Non Yellowing Finish


Coop
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I’m sure this has been discussed before and at the time, I saw no reason to pay attention. I will be building a piece from maple and have applied my tried and true ARS to some milled scrap pieces with some yellowing effect. I realized that over time, wood will lighten or darken, regardless of the finish but I would like, at least, to get a head start on the process. I’ve read on Internet intelligence, that water based finishes provide the best non-yellowing results, with less alcohol resistance. This won’t be a bar top. Anyone have good past experience? 

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21 hours ago, Ronn W said:

I like to apply shellac (Zinsler Universal Sanding sealer) to the bear wood and then sand lightly with 400 Grit.  Most times I appy 2 coats and sand each coat.  Then apply whatever finish I want.  The shellac dries fast so I can put on the 2 coats, sand and apply the first finish coat in the same day.  With the shellac I find that I can apply 1 less coat of the final finish because the wood is already sealed.    Also, the shellac will help with the contrast (pop) of the grain.  Waterborne finishes don't do that so well.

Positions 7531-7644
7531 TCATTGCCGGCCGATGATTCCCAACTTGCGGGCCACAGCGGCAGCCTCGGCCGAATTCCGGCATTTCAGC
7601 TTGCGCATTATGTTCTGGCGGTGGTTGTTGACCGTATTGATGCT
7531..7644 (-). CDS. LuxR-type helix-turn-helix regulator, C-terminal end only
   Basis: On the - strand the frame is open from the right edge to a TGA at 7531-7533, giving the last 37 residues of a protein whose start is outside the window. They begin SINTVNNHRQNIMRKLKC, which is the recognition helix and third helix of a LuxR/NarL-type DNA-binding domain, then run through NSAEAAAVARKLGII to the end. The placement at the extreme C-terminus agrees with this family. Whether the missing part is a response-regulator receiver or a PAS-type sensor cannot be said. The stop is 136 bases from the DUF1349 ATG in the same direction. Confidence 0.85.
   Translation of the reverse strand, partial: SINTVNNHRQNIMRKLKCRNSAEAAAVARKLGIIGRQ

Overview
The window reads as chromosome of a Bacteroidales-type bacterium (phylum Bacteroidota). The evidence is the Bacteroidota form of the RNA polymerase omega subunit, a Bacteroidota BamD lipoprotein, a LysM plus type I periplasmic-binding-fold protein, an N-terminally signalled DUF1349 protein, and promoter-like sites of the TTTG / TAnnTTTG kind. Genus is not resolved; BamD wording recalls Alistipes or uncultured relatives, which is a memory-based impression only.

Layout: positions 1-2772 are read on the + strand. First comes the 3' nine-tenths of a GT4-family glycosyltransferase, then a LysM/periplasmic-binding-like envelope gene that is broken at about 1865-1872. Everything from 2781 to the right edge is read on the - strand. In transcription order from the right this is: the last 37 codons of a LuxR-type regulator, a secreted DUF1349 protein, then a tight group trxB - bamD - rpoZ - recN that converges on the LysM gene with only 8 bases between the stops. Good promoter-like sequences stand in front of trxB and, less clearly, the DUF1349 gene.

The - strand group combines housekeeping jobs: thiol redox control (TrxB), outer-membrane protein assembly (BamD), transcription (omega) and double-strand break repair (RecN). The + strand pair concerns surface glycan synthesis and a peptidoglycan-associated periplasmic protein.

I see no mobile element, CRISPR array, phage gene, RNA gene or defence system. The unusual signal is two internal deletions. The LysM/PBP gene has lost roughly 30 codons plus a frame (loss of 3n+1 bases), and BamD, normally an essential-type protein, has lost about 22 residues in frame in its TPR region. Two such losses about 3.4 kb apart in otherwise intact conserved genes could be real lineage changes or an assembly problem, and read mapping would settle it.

This is a great method but it depends on the ideal outcome. On all white maple even the seal coat of shellac can leave some yellowing.

Coop when doing WB poly i almost always raise the grain and sand smooth. The finish goes on so fast that even with this extra step i'm still done finishing days before I would have been using an OB poly.

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This wood is some that I got from Spanky a couple of years ago and has some tiger figure and has way more dark wood than white. I don’t know if the dark is considered heart or sap in maple? My plan is for the side panels and door frames to be made from this. I would like to find some white maple for the legs and the drawer fronts will be made from a nice white curly maple board, also from Spanky. The top will be walnut. 

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3 hours ago, Coop said:

I don’t know if the dark is considered heart or sap in maple?

The white of maple is the sap wood. So the darker wood is heart wood. Heart wood maple can be very pretty, it just requires a pretty large tree to get consistent heart wood. Maple trees typically have a lot of sap wood compared to species like walnut.

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